The Metabolic syndrome and Cancer project (Me-Can) includes cohorts from Norway, Austria, and Sweden; the current study included 274,126 men and 275,818 women. Mean age at baseline was 44.8 years and mean follow-up time was 10.4 years. Excluding the first year of follow-up, 18,621 men and 11,664 women were diagnosed with cancer, and 6,973 men and 3,088 women died of cancer. We used Cox regression models to calculate relative risk (RR) for glucose levels, and included adjustment for body mass index (BMI) and smoking status in the analyses. RRs were corrected for regression dilution ratio of glucose. RR (95% confidence interval) per 1 mmol/l increment of glucose for overall incident cancer was 1.05 (1.01–1.10) in men and 1.11 (1.05–1.16) in women, and corresponding RRs for fatal cancer were 1.15 (1.07–1.22) and 1.21 (1.11–1.33), respectively. Significant increases in risk among men were found for incident and fatal cancer of the liver, gallbladder, and respiratory tract, for incident thyroid cancer and multiple myeloma, and for fatal rectal cancer. In women, significant associations were found for incident and fatal cancer of the pancreas, for incident urinary bladder cancer, and for fatal cancer of the uterine corpus, cervix uteri, and stomach.
Data from our study indicate that abnormal glucose metabolism, independent of BMI, is associated with an increased risk of cancer overall and at several cancer sites. Our data showed stronger associations among women than among men, and for fatal cancer compared to incident cancer.
Please see later in the article for the Editors' Summary
Editors' Summary
Large prospective population-based research studies can have the power to discover new associations, and to verify previously proposed associations, between specific risk factors and the subsequent occurrence of disease. One such study, the “Me-Can” (Metabolic syndrome and Cancer project) is investigating associations between cancer incidence and a cluster of metabolic risk factors that make up metabolic syndrome: a large waistline; a high level of fats called triglycerides in the blood; a low level of “good” cholesterol; high blood pressure; and raised blood glucose (hyperglycemia). Here the researchers investigate the associations between one of these risk factors—raised blood glucose—and cancer. It is normal for blood glucose levels to vary before and after meals, but raised levels that persist long-term are known to lead to organ damage and severe complications. It is thought that more than 30% of cancer-related deaths could be prevented by modifying key risk factors, such as tobacco control, modifying diet, staying active, and limiting exposure to environmental risk factors.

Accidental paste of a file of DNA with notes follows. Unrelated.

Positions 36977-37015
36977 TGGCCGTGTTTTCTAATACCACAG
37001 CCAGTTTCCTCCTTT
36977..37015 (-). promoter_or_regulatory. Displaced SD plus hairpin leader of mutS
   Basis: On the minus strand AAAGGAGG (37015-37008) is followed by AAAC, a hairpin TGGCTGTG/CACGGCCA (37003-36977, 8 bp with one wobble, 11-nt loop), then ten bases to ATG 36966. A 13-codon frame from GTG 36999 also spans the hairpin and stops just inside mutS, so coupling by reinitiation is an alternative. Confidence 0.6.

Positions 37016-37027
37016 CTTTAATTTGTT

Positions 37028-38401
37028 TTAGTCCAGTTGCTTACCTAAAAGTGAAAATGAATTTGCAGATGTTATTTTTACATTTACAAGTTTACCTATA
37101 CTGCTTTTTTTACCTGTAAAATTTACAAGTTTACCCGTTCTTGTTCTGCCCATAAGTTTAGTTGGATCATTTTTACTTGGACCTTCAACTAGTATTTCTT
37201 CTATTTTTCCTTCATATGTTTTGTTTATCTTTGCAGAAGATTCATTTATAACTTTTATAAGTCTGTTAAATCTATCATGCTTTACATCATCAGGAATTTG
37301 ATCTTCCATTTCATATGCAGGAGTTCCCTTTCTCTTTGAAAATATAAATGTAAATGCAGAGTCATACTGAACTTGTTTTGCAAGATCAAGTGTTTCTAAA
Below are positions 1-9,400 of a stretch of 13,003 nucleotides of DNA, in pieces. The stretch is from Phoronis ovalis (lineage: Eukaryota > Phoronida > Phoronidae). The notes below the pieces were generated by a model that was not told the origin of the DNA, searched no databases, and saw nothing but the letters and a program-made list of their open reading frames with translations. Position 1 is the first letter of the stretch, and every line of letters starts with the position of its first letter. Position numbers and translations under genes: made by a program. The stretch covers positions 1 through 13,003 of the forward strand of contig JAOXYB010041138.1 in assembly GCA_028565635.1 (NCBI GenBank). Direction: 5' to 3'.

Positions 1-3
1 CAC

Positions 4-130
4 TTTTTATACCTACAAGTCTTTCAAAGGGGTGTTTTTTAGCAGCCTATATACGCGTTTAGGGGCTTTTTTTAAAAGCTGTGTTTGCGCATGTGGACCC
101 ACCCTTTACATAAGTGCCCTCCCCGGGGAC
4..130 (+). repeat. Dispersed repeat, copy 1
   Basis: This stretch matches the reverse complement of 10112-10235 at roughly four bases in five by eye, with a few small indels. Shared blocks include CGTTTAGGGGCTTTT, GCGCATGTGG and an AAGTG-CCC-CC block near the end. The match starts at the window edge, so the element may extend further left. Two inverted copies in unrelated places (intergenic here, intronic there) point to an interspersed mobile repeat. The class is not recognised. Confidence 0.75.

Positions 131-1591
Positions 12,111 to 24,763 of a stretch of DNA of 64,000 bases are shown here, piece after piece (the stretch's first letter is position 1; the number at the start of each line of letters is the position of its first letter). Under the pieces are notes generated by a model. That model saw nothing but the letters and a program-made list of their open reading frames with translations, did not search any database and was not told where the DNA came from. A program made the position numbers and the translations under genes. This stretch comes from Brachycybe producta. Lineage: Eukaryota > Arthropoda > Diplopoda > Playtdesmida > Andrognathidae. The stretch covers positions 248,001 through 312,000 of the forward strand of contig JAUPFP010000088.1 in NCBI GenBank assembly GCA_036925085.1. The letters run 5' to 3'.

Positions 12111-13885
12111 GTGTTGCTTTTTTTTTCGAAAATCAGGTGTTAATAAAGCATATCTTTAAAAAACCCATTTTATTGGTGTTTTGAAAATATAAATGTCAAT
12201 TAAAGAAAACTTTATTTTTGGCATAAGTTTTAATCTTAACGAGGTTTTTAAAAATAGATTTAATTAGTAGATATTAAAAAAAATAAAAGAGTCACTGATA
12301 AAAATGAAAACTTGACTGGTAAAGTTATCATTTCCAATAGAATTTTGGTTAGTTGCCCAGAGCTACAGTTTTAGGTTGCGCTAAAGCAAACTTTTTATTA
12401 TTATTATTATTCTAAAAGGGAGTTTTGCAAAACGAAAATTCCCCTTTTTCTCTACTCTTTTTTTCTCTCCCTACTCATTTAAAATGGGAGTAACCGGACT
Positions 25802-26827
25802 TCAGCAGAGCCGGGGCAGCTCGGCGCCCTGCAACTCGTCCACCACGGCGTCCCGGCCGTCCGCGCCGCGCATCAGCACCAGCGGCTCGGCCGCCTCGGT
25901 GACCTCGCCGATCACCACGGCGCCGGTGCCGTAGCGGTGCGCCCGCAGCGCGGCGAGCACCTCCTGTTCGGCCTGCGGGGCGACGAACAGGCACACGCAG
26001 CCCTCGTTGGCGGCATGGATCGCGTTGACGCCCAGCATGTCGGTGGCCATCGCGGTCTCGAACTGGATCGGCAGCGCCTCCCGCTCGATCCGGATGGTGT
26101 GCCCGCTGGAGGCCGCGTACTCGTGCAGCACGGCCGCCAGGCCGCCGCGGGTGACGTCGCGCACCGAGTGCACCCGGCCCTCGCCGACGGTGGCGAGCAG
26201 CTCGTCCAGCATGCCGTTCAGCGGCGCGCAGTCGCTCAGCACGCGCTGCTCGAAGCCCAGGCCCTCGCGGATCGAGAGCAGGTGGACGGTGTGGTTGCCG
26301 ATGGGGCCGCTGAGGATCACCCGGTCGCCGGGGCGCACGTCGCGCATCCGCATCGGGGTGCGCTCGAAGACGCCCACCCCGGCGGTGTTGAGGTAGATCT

Why Was This Study Done?
A previous large research study (including roughly 1.3 million men and women, conducted in Korea) has already evaluated the association between high blood glucose levels and cancer risk, and found that high blood glucose levels were linked with increased risk of cancer—both getting it and dying from it. Studies in European and US populations have also found a link, but they considered relatively small numbers of people and so these could not be used to calculate the risk with respect to specific cancer sites. The researchers carrying out the Me-Can project wanted to verify whether the associations reported in the Korean study also held true for European populations.
What Did the Researchers Do and Find?
The researchers identified 274,126 men and 275,818 women from existing health studies in Norway, Austria, and Sweden for whom data had been recorded on blood glucose level, height, and weight. For each participant a baseline measurement was defined, consisting of data from the first health examination, which had complete data (including a blood glucose measurement and whether the participant smoked). The participants were tracked via national registers for up to around 25 years after the baseline measurement but most commonly for around a decade. Any cancer diagnosis was recorded, whether the participant survived to the end of the study, and causes of death for participants who died during the study. The researchers analyzed the data to assess whether a higher blood glucose level was associated with increased risk of certain cancers, in both men and women. The researchers took weight for height, and smoking into account and adjusted for measurement error from additional blood glucose measurements. The researchers found that, overall, the higher the level of blood glucose, the higher the risk of getting and dying from cancer. Average normal blood glucose levels are about 5 mmol/l, also expressed as 5 mM or 90 mg/dl. For each additional 1 mmol/l increase in blood glucose level, the risk of getting cancer was increased by 5% for men and 11% for women.
What Do These Findings Mean?